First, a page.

There’s a scene in the second episode of Mare of Easttown, HBO’s new crime series, that I haven’t been able to stop thinking about since I watched it. Mare, the show’s titular police detective (played by Kate Winslet), visits a rural spot where a girl’s body has been found and prepares to inform the girl’s father. “I’m on my way over to Kenny’s right now to tell him, and I want John and Billy to meet me there,” she tells her best friend on the phone. “Probably good to have his cousins there for him, you know?” When Kenny (Patrick Murney) learns what has happened, he closes his eyes, shakes his head, then explodes, smashing random objects around him and shoving the other men as they half-hug, half-restrain him. Mare watches them from a distance, her gaze sympathetic but unsurprised. She knew exactly how Kenny would respond, and understood, too, that she would not have been safe with him and his grief.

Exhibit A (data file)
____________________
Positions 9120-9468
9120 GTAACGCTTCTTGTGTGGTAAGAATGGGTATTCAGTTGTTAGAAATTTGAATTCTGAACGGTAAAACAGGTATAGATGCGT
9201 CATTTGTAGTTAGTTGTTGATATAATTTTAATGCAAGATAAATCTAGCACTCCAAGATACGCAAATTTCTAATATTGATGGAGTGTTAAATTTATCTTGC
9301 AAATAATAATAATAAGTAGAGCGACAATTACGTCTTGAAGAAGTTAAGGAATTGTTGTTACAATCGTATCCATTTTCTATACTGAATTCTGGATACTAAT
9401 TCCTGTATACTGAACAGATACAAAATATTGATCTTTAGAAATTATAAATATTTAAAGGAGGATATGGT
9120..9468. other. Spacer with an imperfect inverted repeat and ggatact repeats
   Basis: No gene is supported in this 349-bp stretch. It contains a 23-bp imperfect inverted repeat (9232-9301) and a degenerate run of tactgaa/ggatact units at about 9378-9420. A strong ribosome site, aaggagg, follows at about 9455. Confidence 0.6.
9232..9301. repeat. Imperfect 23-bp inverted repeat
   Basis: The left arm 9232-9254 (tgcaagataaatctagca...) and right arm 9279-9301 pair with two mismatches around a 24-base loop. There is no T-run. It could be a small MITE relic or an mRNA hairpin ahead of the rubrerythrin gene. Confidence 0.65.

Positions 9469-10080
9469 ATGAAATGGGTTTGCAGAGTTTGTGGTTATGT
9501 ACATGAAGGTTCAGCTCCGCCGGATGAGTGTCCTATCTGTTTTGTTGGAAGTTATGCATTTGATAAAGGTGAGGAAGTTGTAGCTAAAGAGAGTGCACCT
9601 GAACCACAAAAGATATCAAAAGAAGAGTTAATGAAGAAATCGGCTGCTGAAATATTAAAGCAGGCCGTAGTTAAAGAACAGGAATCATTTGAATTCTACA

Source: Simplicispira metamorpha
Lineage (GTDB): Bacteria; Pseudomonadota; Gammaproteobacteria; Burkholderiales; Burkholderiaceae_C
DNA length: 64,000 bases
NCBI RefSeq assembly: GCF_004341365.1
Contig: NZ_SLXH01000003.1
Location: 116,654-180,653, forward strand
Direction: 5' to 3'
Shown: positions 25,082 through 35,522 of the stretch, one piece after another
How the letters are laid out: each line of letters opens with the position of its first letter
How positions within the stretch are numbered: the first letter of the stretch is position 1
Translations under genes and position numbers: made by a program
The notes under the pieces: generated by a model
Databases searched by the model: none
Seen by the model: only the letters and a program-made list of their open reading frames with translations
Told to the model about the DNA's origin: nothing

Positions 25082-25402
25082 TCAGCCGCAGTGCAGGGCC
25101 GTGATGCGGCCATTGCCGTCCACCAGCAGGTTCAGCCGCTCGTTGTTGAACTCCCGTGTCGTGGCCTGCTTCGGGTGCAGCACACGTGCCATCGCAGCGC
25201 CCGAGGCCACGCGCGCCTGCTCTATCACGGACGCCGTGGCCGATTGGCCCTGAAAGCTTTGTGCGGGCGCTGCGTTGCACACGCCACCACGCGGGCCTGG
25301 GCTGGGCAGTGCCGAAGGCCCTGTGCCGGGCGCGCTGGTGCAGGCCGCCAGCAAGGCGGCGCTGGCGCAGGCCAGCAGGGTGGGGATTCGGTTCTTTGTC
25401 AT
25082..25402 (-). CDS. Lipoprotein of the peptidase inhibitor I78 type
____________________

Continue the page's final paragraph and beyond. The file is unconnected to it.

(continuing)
Crime dramas are frequently informed by their setting. Some of the superlative crime dramas of the past few years have shrewdly used their locale for dramatic impact: Think the relentlessly crashing waves of Broadchurch, or the oppressive midwestern humidity of Sharp Objects, or the moody, primitive mountains of Top of the Lake. But Mare of Easttown is something else, a drama that, in exploring the bonds between its characters and the nature of its crimes, tells a story richly defined by place. On a Peeping Tom call early in the first episode, Mare tells a woman that she typically investigates “the burglaries and the overdoses and all the other really bad crap that’s been going on around here”—hallmarks of an exurban area where the opioid crisis has left its mark. Murder is uncommon, but violence is predictable, a fact of life that the show explores with understated specificity.